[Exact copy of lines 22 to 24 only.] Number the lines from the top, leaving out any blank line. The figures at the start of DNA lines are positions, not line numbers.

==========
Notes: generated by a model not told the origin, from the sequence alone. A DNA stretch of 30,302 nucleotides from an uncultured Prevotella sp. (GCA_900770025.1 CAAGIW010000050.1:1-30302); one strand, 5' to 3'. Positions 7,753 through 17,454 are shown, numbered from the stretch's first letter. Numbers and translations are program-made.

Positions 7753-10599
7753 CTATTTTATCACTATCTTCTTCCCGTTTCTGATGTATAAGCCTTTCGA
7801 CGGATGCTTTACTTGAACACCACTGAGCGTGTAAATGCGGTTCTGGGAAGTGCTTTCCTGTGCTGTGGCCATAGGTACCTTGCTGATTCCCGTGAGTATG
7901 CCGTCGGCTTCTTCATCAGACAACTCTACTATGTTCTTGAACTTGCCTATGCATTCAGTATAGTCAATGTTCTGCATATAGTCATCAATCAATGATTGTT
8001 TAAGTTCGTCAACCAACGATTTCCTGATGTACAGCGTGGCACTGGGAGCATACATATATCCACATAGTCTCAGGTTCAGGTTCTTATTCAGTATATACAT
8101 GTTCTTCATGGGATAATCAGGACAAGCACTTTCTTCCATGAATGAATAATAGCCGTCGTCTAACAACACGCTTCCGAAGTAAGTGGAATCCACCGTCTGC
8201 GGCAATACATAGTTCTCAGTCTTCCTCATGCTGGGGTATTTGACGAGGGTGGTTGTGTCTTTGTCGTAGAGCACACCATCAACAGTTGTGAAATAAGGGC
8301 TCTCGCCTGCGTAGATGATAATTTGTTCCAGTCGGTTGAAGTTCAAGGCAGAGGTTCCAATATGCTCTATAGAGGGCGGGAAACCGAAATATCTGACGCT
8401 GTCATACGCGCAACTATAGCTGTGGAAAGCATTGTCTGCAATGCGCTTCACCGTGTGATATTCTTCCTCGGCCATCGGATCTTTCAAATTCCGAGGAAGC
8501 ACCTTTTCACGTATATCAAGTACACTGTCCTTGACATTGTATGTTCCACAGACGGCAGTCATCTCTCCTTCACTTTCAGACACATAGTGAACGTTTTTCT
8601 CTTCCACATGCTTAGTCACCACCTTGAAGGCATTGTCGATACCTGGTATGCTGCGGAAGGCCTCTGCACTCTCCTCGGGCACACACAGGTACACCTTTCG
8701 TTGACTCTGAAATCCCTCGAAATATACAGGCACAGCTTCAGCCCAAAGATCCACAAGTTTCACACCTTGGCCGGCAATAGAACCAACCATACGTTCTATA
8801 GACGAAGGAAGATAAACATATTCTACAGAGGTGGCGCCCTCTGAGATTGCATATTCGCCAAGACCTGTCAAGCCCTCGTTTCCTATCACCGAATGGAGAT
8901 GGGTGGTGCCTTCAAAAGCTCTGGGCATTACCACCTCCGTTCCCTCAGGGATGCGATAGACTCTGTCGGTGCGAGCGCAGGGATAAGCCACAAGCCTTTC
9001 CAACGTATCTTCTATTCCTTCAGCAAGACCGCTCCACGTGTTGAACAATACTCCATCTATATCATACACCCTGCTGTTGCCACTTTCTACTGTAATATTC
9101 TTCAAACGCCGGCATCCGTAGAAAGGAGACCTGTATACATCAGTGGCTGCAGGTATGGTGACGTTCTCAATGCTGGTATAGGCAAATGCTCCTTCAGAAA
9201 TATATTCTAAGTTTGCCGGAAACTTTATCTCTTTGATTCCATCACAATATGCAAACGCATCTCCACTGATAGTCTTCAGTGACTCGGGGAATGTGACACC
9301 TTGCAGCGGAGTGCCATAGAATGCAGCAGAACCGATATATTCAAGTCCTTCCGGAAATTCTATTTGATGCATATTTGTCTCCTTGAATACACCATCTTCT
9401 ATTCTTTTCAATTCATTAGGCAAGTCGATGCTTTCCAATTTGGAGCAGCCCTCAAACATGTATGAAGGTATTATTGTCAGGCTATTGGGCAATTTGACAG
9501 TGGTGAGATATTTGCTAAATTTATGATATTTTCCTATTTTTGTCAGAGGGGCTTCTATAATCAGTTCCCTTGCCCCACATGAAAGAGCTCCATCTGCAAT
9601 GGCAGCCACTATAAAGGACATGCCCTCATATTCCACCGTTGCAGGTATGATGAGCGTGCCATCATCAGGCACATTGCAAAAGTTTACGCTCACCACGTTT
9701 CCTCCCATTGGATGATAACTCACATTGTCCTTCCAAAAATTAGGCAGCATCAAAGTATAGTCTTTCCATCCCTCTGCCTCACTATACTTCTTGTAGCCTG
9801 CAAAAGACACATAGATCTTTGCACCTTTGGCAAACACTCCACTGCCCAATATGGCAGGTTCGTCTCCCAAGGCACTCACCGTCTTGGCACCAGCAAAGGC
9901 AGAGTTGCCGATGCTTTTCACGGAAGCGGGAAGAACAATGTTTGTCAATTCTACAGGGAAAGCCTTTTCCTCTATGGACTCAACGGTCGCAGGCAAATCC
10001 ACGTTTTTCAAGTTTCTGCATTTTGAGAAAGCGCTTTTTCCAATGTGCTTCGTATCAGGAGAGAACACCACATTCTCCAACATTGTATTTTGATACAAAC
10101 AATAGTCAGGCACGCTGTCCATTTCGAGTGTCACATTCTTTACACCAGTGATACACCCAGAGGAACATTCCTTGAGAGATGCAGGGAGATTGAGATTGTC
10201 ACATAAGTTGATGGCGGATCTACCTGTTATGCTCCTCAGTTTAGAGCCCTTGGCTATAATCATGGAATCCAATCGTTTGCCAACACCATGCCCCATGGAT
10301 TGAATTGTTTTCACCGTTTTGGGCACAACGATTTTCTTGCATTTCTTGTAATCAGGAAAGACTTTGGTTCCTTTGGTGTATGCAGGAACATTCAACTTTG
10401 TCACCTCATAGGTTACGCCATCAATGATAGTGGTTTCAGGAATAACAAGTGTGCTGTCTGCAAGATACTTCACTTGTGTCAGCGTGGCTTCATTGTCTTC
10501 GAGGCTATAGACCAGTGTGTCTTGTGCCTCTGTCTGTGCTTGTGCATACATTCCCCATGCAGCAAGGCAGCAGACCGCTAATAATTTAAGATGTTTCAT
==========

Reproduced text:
9601 GGCAGCCACTATAAAGGACATGCCCTCATATTCCACCGTTGCAGGTATGATGAGCGTGCCATCATCAGGCACATTGCAAAAGTTTACGCTCACCACGTTT
9701 CCTCCCATTGGATGATAACTCACATTGTCCTTCCAAAAATTAGGCAGCATCAAAGTATAGTCTTTCCATCCCTCTGCCTCACTATACTTCTTGTAGCCTG
9801 CAAAAGACACATAGATCTTTGCACCTTTGGCAAACACTCCACTGCCCAATATGGCAGGTTCGTCTCCCAAGGCACTCACCGTCTTGGCACCAGCAAAGGC